Test person 10 expressed a wish rather than the subjective probability of having to reckon with restrictions one day: "This goes towards 0. This is very optimistic, but you can wish for it. [...] I hope I will be 100 years old and then drop dead, physically still unharmed. That is wishful thinking. But of course, one of these things can happen to you every day, regardless of your age. Some people have strokes at 35 and are handicapped."

    Test person 03 criticizes the question as too hypothetical: "So, I should answer now what is in a few years? But that is a strange question. I can go out of here now and drop dead. I hope that I can do these things for many years to come. But who knows? [...] I'm going to be 76 soon and I think it's going to come to me sometime. But I don't know what's coming or when or how, it's impossible to predict." The figure she quotes (50%) therefore appears to be an estimate between 0% and 100% ('fifty-fifty').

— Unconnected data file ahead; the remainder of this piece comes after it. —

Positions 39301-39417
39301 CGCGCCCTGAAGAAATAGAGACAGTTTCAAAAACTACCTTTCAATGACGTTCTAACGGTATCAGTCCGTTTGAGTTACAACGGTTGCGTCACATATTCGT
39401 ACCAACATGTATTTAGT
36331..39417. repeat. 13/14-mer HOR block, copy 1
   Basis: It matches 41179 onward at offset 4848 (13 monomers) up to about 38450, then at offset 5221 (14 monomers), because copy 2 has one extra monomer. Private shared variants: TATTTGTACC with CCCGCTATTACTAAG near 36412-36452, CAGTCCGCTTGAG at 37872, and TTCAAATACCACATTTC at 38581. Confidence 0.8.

Test person 05 initially interpreted the question as asking her to indicate which of the activities on the list she expected to be restricted in old age. Only after the interviewer had gone over the matter several times did she name a probability: "If I assume that I will do something when I am that age, I think it will be shopping, because it might be difficult to walk when I think of myself.” [The interviewer points out that a general judgement should be given on all activities]. "At an advanced age, when I see the age indications [on the graph], I would say between 65 and 70%. If I assume myself, I would say 65% in any case. [...] That's me, because I have to do with my feet anyway and I'm a bit limited and it doesn't get better, it gets worse. I think at that age it might be about this percentage that I'm not really mobile anymore."
  1. Question Topic: Society & social affairs/ Generation 50+ & retirement
  2. Construct: Subjective estimation of probability developing ADL (activities of daily living) limitation in the future